Now, there is a case for teaching children how to type: left to themselves, most people develop typing habits that reduce their general efficiency. There may also be a case for teaching the basics of the Microsoft Office suite. But these are things to be learnt over a few weeks. All else specified in the Information Technology syllabus is useless or would be picked up anyway by the children themselves. No one has yet developed a course in Mobile Telephone Studies. This has not visibly left any of my students at a disadvantage. In my experience, much of the time given to Information Technology is used to play games or look up trivia on the Internet. The time would be better given to teaching German or a musical instrument.

In the second place, there is the fact that the main purpose of state education has always been to legitimise the wealth and status of the ruling class. We can see this was so in the past. Without all the drilling in the playground, and all the team sports, and all the hours given to nationalist propaganda, would those ten million young men have marched even semi-willingly to die in the killing grounds of the Great War? Nothing fundamental has changed since then. All that has changed is the personnel of the ruling class and the nature of its legitimation ideology.

Because it is suited to our present assumptions, we cannot see this ideology so clearly as we now see those it replaced. It is there, even so. It is that axis of anti-liberal, anti-western, anti-science, anti-Enlightenment and pro-collectivist values and coercive social engineering that we call political correctness. With the decline of traditional socialism, this has gained a growing and hegemonic role in most developed societies. As an ideology, it manifestly promotes the power and privileges of our new ruling class—this being a coalition of politicians, bureaucrats, educators, lawyers, media people and associated business interests who derive wealth and status from an enlarged and activist state. The ideology is used to stigmatise and demonise any dissenting opinion, and to censor and silence it; and information is socially constructed in order to balkanise society into alleged “victim groups” who provide tribalistic bases for the exercise of political power and the extraction of economic profit by the ruling class. As ever, education is the chief mechanism by which this legitimation ideology is transmitted from one generation to the next.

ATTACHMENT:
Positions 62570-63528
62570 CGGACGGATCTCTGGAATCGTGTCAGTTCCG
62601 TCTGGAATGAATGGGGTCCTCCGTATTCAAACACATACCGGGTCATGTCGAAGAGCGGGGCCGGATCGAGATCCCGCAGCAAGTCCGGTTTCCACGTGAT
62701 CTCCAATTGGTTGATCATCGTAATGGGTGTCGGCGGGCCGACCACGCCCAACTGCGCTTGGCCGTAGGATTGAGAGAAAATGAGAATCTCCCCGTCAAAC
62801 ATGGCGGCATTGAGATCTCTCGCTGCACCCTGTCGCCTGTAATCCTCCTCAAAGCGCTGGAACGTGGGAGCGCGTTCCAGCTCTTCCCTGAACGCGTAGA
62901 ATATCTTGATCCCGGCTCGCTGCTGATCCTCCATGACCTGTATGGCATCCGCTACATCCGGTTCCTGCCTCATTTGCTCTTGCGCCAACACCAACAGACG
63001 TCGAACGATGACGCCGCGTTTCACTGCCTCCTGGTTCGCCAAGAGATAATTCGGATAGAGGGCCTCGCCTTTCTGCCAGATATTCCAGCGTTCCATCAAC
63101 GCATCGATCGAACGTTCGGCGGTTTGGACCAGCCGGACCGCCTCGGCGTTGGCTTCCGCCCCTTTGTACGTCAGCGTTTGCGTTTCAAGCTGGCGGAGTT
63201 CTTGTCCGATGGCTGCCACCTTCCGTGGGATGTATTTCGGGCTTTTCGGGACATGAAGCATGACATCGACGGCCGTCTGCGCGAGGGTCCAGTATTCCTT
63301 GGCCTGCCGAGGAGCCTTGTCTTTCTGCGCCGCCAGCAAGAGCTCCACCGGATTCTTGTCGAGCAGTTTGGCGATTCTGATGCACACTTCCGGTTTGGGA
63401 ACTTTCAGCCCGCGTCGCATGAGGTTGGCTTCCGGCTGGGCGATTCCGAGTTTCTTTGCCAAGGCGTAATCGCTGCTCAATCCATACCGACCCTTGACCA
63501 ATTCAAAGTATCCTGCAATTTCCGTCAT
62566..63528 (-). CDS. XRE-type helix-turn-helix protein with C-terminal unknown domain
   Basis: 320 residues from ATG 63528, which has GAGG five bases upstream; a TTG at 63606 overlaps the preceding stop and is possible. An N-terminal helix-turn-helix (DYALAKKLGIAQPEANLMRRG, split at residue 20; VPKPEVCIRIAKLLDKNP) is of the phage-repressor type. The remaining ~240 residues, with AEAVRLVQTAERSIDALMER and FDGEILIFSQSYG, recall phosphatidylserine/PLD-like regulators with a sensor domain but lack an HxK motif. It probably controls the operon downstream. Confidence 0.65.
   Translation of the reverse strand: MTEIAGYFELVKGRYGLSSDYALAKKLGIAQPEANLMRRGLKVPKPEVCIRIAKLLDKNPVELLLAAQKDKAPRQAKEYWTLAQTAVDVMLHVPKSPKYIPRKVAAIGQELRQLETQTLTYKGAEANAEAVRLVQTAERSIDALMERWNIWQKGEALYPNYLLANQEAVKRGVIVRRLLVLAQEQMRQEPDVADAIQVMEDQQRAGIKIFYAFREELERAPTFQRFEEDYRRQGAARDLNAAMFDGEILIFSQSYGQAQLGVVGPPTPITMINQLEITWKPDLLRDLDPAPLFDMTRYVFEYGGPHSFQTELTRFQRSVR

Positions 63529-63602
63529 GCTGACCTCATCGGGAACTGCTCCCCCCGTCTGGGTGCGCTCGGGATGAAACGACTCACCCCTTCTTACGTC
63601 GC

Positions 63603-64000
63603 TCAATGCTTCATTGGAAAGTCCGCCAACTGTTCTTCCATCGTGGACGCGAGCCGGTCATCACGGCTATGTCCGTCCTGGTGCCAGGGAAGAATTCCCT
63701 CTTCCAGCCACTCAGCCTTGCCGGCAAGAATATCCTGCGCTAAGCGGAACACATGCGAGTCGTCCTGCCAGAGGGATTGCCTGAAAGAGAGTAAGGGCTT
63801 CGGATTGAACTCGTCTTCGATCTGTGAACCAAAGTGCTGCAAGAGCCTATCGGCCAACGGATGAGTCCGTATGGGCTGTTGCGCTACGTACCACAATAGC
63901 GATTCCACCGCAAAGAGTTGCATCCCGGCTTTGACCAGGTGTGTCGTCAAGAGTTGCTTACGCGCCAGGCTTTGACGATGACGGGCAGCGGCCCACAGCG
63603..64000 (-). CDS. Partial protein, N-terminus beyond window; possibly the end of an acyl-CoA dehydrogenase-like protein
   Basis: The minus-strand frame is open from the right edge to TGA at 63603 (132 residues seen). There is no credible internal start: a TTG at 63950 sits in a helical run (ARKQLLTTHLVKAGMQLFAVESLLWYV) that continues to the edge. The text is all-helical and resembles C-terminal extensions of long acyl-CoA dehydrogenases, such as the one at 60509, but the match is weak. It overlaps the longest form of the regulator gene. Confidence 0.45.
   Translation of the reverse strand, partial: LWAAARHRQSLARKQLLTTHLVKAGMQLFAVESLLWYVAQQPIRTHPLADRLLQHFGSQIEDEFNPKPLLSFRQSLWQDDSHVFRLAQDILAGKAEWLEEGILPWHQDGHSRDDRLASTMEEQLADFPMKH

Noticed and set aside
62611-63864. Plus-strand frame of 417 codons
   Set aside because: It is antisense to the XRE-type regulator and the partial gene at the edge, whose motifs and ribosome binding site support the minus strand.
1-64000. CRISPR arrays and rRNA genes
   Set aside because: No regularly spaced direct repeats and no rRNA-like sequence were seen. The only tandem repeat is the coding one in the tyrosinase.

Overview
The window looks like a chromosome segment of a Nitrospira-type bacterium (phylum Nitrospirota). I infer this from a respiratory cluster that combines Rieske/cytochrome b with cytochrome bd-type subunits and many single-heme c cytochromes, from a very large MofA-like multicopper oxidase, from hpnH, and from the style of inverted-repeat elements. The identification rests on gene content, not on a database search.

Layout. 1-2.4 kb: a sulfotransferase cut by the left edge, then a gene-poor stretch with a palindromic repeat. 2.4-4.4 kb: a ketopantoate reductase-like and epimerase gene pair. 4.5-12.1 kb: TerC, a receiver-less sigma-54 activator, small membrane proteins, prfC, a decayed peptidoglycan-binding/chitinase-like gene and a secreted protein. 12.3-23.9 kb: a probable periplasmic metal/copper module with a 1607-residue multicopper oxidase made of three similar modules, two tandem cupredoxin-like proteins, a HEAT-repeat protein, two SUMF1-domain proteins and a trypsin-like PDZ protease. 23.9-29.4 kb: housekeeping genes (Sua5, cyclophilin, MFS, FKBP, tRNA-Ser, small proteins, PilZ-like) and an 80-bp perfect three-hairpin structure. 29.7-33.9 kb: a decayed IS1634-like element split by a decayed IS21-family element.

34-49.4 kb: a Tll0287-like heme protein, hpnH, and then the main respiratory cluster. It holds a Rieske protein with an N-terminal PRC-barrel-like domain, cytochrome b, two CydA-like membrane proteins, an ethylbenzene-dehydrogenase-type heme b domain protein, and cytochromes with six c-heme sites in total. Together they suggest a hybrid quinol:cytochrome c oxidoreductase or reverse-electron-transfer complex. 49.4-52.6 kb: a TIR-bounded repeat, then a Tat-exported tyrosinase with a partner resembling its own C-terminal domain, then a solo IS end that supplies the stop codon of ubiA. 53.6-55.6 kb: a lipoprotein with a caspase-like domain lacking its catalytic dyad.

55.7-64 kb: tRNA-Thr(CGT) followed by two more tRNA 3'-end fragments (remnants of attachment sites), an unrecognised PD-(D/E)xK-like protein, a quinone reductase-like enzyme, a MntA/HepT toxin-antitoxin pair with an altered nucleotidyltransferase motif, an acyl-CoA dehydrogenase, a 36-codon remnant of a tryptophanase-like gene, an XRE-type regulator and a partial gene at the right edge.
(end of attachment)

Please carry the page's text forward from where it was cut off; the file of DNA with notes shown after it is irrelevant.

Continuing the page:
As illustration, take the way in which GCSE English Literature is taught. Some years ago, while short of cash, I acted as an assistant examiner. Two of the most commonly examined books—both American—were To Kill a Mocking Bird and Roll of Thunder, Hear My Cry. Doubtless, these are worthy enough texts in their own right. But they are nothing much compared with the great classics of English literature produced in these islands. Judging by the several thousand pages of answers I must have read, however, they had been preferred because they allowed English lessons to be made into sermons of racial hatred that passed unrebuked only because the objects of hatred were white.

In the third place, there is the centralised, authoritarian control that both of the above require for complete enforcement. We have the National Curriculum and we have endless testing to see that arbitrary and often incomprehensible targets are being reached.